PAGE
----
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Modi, H. N., Singh, H., Yang, G.-Z., Darzi, A., & Leff, D. R. (2017). A decade of imaging surgeons’ brain function (part II): A systematic review of applications for technical and nontechnical skills assessment. Surgery, 162(5), 1130–1139. https://doi.org/10.1016/j.surg.2017.09.002

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Keywords: functional near-infrared spectroscopy (fNIRS), prefrontal cortex (PFC), Surgeons, Performance monitoring, mental stress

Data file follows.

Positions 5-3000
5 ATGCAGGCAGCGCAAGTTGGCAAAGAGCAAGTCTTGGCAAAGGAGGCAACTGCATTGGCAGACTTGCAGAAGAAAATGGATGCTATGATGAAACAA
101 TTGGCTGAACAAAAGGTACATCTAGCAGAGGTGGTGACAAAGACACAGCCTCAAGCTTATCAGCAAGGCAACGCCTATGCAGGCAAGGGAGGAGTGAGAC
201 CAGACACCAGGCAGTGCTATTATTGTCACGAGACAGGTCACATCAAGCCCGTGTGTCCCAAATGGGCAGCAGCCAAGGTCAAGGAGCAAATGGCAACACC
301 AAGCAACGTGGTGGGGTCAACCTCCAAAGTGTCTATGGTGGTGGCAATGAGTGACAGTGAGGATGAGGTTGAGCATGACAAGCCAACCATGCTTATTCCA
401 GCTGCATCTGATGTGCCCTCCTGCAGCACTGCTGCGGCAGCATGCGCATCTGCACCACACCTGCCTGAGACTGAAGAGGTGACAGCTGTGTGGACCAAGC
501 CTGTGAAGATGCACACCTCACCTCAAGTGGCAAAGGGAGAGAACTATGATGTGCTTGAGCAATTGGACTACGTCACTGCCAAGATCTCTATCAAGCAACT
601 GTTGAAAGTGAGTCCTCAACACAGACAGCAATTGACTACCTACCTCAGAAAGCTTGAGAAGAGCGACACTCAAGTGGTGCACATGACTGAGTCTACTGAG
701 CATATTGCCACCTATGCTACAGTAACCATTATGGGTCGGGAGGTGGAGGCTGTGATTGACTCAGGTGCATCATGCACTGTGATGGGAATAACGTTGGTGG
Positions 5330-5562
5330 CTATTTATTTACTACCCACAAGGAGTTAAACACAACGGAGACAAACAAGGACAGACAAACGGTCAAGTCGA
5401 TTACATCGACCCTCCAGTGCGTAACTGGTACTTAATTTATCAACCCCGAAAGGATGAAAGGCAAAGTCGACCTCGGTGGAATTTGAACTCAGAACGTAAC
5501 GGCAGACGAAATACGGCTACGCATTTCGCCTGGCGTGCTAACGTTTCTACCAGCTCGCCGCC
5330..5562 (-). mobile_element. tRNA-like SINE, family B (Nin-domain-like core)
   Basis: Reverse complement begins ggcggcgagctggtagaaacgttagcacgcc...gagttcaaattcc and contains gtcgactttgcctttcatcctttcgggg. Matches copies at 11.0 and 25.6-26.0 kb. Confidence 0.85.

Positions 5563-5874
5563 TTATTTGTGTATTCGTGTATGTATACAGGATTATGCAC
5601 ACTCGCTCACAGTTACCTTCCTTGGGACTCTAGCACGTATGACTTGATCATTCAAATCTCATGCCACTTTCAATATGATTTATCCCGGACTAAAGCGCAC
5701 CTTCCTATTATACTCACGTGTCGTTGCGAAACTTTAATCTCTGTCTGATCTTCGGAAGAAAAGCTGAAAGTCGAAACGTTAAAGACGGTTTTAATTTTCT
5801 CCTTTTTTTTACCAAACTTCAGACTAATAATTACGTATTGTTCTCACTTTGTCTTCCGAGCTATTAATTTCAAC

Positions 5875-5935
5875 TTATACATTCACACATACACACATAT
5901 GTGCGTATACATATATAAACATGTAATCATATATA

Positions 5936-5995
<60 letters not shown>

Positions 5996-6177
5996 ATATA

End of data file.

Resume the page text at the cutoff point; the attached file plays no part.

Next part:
Conference: 2nd International Neuroergonomics Conference, Philadelphia, PA, United States, 27 Jun - 29 Jun, 2018.

Presentation Type: Oral Presentation

Topic: Neuroergonomics

Citation: Singh H, Modi H, Yang G, Darzi A and Leff DR (2019). Impact of Escalating Cognitive Workload and Temporal Demands on Surgeons Cognitive Function. Conference Abstract: 2nd International Neuroergonomics Conference. doi: 10.3389/conf.fnhum.2018.227.00062

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Received: 02 Apr 2018; Published Online: 27 Sep 2019.

* Correspondence: Dr. Harsimrat Singh, Imperial College London, Surgery and Cancer, London, United Kingdom, singhharsimrat@gmail.com